27. 27. Military Threats Drive the Defence SectorThe idea that the outlook for the defence sector depends on three factors – ◦ Threats to nation, ◦ Politics and ◦ EconomicsNo threat, no defence industry -- its almost that simple. 27
    28. 28. Environmental FactorsGiven the nature of the industry, environmental concernsare little discussed, but some drivers affect the sector:  Clean-up of facilities  Waste and emissions  Environmental effects of weapons  Eco problems due to usage of aviation fuel. 28
    29. 29. ‘Technological FactorsTechnology is extremely important for the defence sector, influencing the sector’s development in several crucial ways.Changing lead positions:Growth of dual-use technologies:Cooperation: 29
    30. 30. Changes/Trends in Major Defence Players During 2005, the relationship with the customer has changed, and different contractors have taken different approaches. • Boeing does pure outsourcing and integration. • Northrop Grumman and Lockheed martin keep deeper expertise in house. • Raytheon seeks vertical integration, growth from the bottom up. • Bae has tried to carve out a role as global integrator but technology transfer laws make this difficult. • The market and the government (the buyer) are sorting out what model is best. 30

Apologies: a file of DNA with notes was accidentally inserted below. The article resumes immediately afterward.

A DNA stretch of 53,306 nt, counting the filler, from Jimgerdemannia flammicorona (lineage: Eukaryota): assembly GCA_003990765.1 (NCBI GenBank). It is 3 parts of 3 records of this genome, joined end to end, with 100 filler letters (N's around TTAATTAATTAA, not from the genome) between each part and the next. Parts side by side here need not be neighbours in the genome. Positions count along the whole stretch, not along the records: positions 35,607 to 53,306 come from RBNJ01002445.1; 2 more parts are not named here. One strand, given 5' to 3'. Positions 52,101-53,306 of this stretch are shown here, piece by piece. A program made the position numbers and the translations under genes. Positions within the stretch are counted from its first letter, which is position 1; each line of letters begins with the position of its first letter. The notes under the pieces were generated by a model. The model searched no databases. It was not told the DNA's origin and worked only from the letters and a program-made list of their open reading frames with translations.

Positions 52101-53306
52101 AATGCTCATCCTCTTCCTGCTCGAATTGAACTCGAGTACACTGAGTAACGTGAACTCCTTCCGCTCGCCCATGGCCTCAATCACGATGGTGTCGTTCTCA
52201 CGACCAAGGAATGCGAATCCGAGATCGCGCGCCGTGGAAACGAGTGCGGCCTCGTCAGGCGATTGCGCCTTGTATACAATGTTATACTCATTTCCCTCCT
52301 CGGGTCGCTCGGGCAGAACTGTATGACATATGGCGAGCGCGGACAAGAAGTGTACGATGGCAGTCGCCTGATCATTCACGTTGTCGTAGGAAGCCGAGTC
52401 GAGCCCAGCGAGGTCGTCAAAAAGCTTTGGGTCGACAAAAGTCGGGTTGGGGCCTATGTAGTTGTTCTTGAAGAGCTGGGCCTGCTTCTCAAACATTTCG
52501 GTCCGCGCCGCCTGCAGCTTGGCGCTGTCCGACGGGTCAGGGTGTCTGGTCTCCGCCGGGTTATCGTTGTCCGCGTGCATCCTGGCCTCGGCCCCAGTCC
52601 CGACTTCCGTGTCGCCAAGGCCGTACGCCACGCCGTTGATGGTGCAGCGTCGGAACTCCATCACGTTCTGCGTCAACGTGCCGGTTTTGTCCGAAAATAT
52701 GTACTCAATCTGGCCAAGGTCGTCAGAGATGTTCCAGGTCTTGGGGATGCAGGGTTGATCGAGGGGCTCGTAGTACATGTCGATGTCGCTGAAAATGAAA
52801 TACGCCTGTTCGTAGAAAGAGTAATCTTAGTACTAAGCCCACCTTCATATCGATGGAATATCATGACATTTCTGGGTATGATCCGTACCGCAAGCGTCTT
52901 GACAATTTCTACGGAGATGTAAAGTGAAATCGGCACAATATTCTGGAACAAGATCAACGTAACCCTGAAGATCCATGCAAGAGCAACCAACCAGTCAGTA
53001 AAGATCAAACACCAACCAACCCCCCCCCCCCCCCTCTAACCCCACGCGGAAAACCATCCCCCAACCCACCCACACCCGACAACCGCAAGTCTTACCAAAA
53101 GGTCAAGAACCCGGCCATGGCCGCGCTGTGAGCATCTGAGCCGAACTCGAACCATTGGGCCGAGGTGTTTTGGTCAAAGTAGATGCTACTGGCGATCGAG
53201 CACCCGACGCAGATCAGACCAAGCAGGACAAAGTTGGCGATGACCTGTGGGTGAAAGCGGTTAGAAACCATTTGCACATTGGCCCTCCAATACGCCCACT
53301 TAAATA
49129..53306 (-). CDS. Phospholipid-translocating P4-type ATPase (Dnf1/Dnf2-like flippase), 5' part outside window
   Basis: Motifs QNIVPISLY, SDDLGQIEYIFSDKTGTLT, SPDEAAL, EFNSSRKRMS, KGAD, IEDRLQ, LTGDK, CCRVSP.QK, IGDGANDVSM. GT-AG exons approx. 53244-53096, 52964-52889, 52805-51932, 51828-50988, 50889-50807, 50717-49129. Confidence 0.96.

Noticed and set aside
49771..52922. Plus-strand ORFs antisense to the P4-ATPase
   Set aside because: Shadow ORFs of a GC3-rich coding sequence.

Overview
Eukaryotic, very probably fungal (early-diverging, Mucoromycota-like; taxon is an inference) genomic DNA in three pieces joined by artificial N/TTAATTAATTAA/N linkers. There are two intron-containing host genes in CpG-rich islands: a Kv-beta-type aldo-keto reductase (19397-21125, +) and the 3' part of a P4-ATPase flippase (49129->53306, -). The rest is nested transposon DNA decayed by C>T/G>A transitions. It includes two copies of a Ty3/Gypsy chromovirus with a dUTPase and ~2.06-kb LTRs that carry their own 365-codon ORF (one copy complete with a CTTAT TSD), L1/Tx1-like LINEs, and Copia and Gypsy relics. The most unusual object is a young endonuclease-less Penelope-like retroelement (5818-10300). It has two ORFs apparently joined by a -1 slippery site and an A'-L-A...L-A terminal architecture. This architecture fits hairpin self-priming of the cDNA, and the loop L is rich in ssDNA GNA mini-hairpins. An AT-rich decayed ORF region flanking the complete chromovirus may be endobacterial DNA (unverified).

31. 31. Key Highlights of Sustainability in Defence Industry• Cost savings, attracting new customers and managing corporate reputation are major drivers influencing sustainability efforts in the defense industry.• Post recession some 62% of industry players around the globe are looking to increase their sustainability budget over the next 12 months, with only 10% looking to decrease it during 2010-12. 31